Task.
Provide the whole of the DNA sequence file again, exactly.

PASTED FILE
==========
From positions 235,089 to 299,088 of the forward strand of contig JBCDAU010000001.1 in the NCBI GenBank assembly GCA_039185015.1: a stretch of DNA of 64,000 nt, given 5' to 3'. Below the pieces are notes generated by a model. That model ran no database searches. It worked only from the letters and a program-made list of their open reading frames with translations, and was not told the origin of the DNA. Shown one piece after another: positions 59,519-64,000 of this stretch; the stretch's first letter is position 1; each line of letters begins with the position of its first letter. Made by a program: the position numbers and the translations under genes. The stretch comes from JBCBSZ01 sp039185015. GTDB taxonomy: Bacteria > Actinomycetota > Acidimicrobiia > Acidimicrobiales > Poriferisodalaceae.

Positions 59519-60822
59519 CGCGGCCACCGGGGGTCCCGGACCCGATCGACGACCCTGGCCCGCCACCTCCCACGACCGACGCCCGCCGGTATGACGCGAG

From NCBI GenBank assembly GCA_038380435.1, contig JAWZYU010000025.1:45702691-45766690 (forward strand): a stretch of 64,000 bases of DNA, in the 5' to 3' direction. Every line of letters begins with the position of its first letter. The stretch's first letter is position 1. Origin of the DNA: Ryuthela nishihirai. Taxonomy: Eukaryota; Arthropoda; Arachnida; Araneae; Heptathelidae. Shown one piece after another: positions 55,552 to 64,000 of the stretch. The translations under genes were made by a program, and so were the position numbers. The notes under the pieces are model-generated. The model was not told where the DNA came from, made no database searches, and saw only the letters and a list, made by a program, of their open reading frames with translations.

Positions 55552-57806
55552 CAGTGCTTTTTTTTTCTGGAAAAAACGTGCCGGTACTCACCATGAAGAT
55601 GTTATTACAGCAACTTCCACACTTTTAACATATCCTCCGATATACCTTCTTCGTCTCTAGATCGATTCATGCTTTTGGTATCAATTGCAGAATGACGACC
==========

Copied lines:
From positions 235,089 to 299,088 of the forward strand of contig JBCDAU010000001.1 in the NCBI GenBank assembly GCA_039185015.1: a stretch of DNA of 64,000 nt, given 5' to 3'. Below the pieces are notes generated by a model. That model ran no database searches. It worked only from the letters and a program-made list of their open reading frames with translations, and was not told the origin of the DNA. Shown one piece after another: positions 59,519-64,000 of this stretch; the stretch's first letter is position 1; each line of letters begins with the position of its first letter. Made by a program: the position numbers and the translations under genes. The stretch comes from JBCBSZ01 sp039185015. GTDB taxonomy: Bacteria > Actinomycetota > Acidimicrobiia > Acidimicrobiales > Poriferisodalaceae.

Positions 59519-60822
59519 CGCGGCCACCGGGGGTCCCGGACCCGATCGACGACCCTGGCCCGCCACCTCCCACGACCGACGCCCGCCGGTATGACGCGAG

From NCBI GenBank assembly GCA_038380435.1, contig JAWZYU010000025.1:45702691-45766690 (forward strand): a stretch of 64,000 bases of DNA, in the 5' to 3' direction. Every line of letters begins with the position of its first letter. The stretch's first letter is position 1. Origin of the DNA: Ryuthela nishihirai. Taxonomy: Eukaryota; Arthropoda; Arachnida; Araneae; Heptathelidae. Shown one piece after another: positions 55,552 to 64,000 of the stretch. The translations under genes were made by a program, and so were the position numbers. The notes under the pieces are model-generated. The model was not told where the DNA came from, made no database searches, and saw only the letters and a list, made by a program, of their open reading frames with translations.

Positions 55552-57806
55552 CAGTGCTTTTTTTTTCTGGAAAAAACGTGCCGGTACTCACCATGAAGAT
55601 GTTATTACAGCAACTTCCACACTTTTAACATATCCTCCGATATACCTTCTTCGTCTCTAGATCGATTCATGCTTTTGGTATCAATTGCAGAATGACGACC